Any philosophical book is likely to leave the reader slightly confused and obliged to read through a second time. Likewise, many books by Leftist writers tend to do the same. So if you combine the two fields what you receive is a migraine encased in utter bewilderment. That is, of course, if you get unlucky and pick up a text meant for graduate students instead of the curious reader. In this regard Alain Badiou’s “The Communist Hypothesis” treads the thin line between difficulty and ease: difficulty because it utilizes great swathes of history in explaining its philosophical underpinnings, ease because it is not Hegel’s Logic transmogrified into contemporary emancipatory politics. Let’s call it a grey area.
As with any philosophy, Badiou elaborates a series of terms which denote how he views concepts and theories to function. Traditional definitions of Idea, History, Fact, and state shift into new meanings as he advances his primary thesis (the one relevant throughout the greatly different essays), that of the question concerning the party-state and the transition to a stateless society. Since Badiou comes from a French Maoist tradition, his historical examples center on The May 1968 Student Uprising, the Cultural Revolution in China, along with the host of usual Leftist revolutions and figures. Anyone unfamiliar with the concepts explored above will find it highly dense material, yet, those who have at least a passing understanding of what transpired will find it to be an enlightening read.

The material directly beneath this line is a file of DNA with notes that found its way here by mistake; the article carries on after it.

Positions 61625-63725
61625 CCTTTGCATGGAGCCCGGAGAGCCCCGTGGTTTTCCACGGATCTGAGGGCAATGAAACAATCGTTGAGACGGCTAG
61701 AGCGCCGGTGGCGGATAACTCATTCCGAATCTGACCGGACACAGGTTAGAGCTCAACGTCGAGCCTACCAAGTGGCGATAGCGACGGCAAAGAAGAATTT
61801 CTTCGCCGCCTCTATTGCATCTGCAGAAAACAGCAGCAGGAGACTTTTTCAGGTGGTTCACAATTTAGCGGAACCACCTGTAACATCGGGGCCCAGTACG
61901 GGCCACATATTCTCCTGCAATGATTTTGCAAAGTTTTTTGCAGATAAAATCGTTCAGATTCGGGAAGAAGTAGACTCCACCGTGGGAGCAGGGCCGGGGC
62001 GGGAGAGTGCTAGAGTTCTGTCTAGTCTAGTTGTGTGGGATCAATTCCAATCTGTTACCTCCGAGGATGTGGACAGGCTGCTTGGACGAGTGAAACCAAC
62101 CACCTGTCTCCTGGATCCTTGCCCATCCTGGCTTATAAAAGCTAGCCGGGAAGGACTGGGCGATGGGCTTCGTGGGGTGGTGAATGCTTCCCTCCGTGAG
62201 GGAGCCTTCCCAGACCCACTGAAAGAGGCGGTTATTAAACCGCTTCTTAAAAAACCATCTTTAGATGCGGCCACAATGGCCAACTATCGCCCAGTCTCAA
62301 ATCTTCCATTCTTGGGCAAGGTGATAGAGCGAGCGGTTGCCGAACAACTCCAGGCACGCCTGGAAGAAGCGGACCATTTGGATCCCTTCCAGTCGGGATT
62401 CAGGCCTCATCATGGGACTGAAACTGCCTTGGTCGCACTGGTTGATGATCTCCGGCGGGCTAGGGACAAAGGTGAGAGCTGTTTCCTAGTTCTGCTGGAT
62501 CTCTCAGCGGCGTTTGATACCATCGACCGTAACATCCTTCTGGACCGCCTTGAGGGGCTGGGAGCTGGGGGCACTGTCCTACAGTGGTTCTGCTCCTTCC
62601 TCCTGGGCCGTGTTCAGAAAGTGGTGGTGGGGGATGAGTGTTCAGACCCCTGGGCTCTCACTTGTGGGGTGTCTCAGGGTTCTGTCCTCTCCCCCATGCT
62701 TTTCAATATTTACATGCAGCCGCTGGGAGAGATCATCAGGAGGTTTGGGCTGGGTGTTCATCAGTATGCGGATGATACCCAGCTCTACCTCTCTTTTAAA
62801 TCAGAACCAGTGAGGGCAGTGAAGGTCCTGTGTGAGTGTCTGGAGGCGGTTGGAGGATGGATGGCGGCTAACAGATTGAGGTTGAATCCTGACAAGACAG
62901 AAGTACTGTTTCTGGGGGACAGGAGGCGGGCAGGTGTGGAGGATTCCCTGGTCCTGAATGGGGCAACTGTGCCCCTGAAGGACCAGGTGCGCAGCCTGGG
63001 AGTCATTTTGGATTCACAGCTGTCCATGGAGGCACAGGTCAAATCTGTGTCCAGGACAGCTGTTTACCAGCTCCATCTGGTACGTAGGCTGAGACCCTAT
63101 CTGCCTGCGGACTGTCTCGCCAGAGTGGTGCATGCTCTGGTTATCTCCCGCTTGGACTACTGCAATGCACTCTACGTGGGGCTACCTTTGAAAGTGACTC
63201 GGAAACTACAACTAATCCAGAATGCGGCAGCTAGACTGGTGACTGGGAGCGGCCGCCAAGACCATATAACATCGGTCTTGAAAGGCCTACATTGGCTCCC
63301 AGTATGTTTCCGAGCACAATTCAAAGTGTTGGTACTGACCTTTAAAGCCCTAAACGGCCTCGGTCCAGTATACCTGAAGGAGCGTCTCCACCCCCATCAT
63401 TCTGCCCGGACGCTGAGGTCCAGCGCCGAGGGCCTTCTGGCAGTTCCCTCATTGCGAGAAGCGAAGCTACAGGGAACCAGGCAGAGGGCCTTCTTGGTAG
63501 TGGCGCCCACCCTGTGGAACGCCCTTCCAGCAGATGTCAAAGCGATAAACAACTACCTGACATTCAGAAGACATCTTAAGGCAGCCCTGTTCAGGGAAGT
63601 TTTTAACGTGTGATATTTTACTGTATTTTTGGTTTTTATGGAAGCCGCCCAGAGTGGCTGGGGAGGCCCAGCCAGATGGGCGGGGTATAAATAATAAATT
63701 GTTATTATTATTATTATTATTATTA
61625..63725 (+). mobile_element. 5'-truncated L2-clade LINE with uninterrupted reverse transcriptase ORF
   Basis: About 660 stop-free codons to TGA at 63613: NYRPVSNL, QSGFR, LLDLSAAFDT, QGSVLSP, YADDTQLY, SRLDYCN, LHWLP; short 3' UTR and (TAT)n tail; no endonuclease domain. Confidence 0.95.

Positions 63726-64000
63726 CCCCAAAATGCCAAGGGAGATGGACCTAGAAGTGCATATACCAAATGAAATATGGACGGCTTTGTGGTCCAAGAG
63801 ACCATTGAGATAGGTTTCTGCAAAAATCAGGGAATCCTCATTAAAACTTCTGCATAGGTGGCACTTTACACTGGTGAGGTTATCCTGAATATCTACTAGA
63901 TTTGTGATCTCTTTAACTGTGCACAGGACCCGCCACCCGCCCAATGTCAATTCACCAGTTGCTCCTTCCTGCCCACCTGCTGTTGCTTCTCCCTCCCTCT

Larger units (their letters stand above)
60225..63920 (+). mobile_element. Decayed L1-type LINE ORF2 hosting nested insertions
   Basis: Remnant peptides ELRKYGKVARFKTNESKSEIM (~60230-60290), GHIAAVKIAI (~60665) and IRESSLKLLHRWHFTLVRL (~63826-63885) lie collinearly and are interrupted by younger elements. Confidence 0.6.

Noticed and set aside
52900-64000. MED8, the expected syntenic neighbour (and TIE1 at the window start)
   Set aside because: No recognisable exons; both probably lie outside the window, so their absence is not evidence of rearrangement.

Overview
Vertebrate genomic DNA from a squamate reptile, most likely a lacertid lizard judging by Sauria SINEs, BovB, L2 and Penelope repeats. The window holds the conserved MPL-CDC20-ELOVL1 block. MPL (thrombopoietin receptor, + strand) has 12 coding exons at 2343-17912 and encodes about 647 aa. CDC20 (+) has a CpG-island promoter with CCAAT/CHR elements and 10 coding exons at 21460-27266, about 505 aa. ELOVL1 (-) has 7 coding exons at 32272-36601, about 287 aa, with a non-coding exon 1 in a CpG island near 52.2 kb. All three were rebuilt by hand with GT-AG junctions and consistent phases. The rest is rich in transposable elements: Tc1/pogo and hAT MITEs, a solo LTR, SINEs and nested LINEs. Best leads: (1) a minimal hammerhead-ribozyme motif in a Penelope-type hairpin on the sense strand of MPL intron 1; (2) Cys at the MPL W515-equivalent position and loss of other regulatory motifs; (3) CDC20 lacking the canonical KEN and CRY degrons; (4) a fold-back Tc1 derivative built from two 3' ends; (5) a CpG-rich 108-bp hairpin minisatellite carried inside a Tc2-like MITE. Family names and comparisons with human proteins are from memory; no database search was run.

Though Badiou’s thesis concerns the transition to a stateless, classless society, the overall framework for this thesis is centered within the politics and reality of communism as a whole. By this I mean he discusses: ‘what is the communist idea?’, ‘is the communist idea even realizable?’ ‘What mistakes had been made in the past regarding this idea and how can they be avoided?’ along with several other important topics concerning practice. The material starts relatively simply and develops roughly along the line which I sketched above. However, as he digs into the more philosophically implicit theory, where he begins abstracting definitions to give life to new terms from old words, the reading becomes more strained. Expect to have to re-read pages as you attempt to grapple with how all of the theories and concepts interact with one another. In all honesty, it is not the densest theory you have come across and Badiou himself makes efforts to simplify and re-cover previously talked about ideas. Even so, however, it can still be tricky if this is your first introduction to Badiou’s writing.
So this is a book filled with history, politics, and theory, along with a healthy dose of philosophy. It can be onerous reading for the unwary; it could also be simple reading for the skilled. Whatever the case though, those who enjoy the prospect of expanding their horizons to modern Leftist theory, and philosophy in general, will find this book a delightful read. Everyone else… probably less so.